Above me, the clouds whirled and blew.
Around me, the rain pelted and washed beneath the Vibe.
I looked out of the windows to get bearings,
out the sunroof to spot any twisty clouds,
Winds rocked my little car so completely that I felt I was in a rowboat on an angry sea and not in the middle of fields and fields and fields of green spring growth.
Calm and wondering descended.
All I could think of was
Do Madi and Kenan know how much I love them?
How “being proud” was not exclusive to those rare times when all the balls are in the air
the dog is walked
and the world applauds.
Do they know how much I admire them?
Did Madi shift the laundry?
My sister, Katie and Dave, people I see in the everyday and ordinary came to my thoughts.
Zach, Madi’s fella.
in the blowing
Leaving that stopping place…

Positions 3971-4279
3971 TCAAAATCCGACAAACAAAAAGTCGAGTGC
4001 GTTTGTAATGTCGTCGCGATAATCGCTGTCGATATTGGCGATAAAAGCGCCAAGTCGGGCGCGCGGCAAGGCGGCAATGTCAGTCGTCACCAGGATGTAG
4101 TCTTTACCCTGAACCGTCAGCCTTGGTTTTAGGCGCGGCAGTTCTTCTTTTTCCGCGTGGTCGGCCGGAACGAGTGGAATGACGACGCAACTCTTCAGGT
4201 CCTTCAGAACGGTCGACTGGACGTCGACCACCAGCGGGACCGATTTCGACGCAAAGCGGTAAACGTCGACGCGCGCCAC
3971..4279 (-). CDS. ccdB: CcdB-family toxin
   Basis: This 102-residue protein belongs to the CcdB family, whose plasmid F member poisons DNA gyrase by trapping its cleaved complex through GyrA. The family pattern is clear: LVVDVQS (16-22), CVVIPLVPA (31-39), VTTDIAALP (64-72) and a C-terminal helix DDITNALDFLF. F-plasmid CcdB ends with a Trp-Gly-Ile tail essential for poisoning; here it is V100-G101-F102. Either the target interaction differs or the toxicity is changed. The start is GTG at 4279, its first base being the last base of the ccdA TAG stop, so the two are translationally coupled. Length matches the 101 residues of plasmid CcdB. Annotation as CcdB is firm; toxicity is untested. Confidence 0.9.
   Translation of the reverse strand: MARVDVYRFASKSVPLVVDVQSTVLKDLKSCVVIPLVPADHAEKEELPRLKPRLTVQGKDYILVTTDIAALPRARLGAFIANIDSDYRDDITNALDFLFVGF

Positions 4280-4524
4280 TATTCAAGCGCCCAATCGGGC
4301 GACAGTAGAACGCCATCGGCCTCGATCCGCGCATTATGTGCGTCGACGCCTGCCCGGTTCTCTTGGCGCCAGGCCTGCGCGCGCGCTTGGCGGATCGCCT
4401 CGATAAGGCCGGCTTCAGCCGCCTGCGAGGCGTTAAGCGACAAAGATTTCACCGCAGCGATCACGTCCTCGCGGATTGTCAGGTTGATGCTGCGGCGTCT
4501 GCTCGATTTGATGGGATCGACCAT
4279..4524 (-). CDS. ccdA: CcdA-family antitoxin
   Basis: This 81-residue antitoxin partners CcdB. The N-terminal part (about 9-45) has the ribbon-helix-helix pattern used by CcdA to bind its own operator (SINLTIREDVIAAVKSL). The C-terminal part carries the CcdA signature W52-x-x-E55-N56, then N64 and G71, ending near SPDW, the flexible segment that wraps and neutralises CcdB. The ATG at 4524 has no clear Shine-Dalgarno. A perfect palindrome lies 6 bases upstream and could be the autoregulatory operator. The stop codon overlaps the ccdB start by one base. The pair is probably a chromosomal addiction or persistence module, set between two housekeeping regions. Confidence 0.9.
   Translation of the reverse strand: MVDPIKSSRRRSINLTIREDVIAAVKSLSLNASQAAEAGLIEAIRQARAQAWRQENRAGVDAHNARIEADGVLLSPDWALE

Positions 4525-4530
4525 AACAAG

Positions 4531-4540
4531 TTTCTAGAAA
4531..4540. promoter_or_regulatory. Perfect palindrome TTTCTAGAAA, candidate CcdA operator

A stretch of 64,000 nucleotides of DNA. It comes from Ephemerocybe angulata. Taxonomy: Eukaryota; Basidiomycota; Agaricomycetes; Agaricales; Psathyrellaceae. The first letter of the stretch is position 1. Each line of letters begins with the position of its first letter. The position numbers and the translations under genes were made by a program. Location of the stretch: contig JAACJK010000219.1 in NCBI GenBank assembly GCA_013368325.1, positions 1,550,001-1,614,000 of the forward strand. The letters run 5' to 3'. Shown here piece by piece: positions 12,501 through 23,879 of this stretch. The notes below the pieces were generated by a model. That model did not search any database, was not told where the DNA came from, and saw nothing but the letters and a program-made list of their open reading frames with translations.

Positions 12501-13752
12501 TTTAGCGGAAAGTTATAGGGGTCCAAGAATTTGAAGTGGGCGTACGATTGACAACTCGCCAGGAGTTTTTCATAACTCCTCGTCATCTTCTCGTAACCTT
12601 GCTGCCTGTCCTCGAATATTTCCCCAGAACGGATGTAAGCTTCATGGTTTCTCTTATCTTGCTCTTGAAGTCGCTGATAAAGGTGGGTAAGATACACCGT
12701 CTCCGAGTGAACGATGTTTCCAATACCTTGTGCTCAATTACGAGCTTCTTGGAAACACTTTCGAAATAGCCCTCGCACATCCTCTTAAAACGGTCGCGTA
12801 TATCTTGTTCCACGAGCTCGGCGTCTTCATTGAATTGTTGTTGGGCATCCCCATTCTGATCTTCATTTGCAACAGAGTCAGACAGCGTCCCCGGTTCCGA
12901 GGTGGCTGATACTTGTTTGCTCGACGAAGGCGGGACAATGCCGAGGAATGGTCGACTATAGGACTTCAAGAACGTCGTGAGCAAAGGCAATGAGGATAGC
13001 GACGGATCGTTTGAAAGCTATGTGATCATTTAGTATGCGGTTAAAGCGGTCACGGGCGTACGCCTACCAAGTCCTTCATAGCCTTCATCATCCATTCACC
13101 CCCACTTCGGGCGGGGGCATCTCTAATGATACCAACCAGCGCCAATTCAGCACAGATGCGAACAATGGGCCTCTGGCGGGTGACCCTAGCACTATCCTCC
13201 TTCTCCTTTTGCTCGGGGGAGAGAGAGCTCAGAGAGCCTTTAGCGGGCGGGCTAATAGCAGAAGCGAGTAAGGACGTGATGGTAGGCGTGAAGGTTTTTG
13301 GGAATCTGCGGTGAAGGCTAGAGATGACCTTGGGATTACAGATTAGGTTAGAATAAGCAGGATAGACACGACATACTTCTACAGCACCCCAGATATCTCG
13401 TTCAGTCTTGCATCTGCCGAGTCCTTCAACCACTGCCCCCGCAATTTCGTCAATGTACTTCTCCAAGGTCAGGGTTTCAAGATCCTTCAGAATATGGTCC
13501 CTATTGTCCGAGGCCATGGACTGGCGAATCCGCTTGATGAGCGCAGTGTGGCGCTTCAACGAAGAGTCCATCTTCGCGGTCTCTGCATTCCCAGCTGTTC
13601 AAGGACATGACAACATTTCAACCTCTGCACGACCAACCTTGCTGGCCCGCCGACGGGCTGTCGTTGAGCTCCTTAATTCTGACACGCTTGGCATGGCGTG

where I could see a home in the distance
a stranger’s home
I could make it to the barn if I needed to
I could stay here…
Leaving that bump along the road was more frightening than staying put
Even with the rare car or 18-wheeler that passed me in the tumult.
Rain and wind had not fully passed, but I knew it was time to press on.
I drove below the speed limit.
What pushed me on was that I was sick with something and needed sleep.
And miles to go.
was the loneliness of leaving the kids
and missing them
and the pup
with a quiet cold apartment ahead.
The reality that a friend was saying the last goodbyes to her dad.
And though my life is too blank of a canvas
and my tools seem totally unsuited for this next unwinding chapter
I could not stay put.
The peanut butter and chocolate would run out.
And I was so tired.
So I crept out onto Highway 99
somewhere between Oklahoma and
desolate Howard, Kansas (the irony of getting derailed there)
and made my new beginning back towards Manhattan.
Home for now.
and exhausted as I was along that unknown road
I could not stay there.
This is not the way it ends.